Defendant filed a timely motion to reconsider the sentences. Relying on People v. Williams, 179 Ill. 2d 331 (1997), defendant argued, among other things, that concurrent terms of imprisonment and probation could not be lawfully imposed. The court denied this motion on May 1, 1998. Defendant timely appeals, arguing that the court exceeded its authority in imposing both a term of imprisonment and a concurrent term of probation. We agree. We vacate the order of probation with its attendant conditions and affirm the judgment in all other respects.

At the sentencing hearing, the trial court commented: "I cannot and will not deprecate the seriousness of what happened *** by placing the Defendant on probation by itself.

It is the sentence of this Court, so as not to deprecate the seriousness of this offense and to set an example for this Defendant who has taken people that have trusted him in affect [sic] turned their lives up side [sic] down and then hurt significantly some minor children. I cannot say to this Defendant that I don't find that you pose any risk to the public or to other children. Specifically, Mr. Sundberg has said you do pose a risk, so I find that it is therefore necessary, for the protection of the public and to not deprecate the seriousness of your offenses, to impose a term in the Department of Corrections for this Defendant."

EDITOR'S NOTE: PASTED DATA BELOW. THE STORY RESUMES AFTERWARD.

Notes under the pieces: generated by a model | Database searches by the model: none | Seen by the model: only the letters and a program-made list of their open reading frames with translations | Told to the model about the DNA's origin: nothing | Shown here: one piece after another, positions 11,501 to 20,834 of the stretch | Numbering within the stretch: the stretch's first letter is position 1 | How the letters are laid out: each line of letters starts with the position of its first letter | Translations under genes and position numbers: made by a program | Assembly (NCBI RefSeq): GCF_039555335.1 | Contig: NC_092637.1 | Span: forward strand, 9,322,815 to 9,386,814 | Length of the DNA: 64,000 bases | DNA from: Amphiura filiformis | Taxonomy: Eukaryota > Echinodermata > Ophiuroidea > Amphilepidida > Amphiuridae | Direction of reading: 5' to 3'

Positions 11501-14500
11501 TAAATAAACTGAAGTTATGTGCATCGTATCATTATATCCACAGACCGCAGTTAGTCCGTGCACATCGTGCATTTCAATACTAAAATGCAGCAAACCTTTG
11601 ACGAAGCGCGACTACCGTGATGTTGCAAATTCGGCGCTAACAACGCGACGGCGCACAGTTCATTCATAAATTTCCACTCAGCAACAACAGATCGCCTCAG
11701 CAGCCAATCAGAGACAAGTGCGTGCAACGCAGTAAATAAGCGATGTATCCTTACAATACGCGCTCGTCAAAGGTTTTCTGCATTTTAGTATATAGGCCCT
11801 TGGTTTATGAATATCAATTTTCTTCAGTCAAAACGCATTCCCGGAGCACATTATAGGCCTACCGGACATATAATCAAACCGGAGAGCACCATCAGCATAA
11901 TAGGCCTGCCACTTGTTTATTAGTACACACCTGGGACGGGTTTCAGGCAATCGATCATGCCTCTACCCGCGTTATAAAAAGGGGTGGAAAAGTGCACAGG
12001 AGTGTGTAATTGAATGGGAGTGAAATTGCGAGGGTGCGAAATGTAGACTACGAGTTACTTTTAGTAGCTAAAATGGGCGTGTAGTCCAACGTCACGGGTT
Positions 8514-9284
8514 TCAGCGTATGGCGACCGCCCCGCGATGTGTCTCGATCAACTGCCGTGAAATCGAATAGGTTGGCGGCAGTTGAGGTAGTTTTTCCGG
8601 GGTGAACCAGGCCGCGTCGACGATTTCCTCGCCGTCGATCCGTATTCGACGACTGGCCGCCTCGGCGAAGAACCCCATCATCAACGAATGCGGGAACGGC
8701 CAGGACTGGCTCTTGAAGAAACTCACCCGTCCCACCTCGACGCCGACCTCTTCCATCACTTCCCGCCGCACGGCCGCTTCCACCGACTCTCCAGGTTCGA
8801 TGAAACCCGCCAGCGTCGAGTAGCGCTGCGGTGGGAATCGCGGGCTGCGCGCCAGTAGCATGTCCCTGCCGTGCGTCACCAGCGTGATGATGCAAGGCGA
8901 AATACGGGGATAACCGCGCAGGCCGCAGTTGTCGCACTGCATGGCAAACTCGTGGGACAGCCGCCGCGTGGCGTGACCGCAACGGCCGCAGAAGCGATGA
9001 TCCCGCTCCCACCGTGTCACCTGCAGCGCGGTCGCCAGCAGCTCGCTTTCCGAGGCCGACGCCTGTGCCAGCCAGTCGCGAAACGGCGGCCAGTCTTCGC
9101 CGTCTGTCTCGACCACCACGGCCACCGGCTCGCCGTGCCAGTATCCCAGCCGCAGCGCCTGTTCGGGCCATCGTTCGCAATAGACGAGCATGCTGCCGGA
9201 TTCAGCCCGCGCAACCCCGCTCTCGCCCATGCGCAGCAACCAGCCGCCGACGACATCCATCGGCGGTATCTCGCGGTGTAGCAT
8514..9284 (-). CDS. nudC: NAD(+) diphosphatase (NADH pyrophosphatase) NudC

The trial court commented that defendant may or may not be a pedophile but concluded that he fit the criteria. The court further stated:

"It is generally unheard of for the Courts to give probation and a prison term. I feel that in certain cases, sexual abuse being one, offenses like reckless homicide involving the use of alcohol, and in those cases where a person needs rehabilitation, that probation is consistent with the meaning of the legislative intent in setting out a series of types of Dispositions that a Court may impose in a criminal case and using a combination of those sentences.

It is clear as a condition of probation I cannot impose a term in the Department of Corrections. I am imposing, in affect [sic] concurrent sentences in this case, not consecutive ***."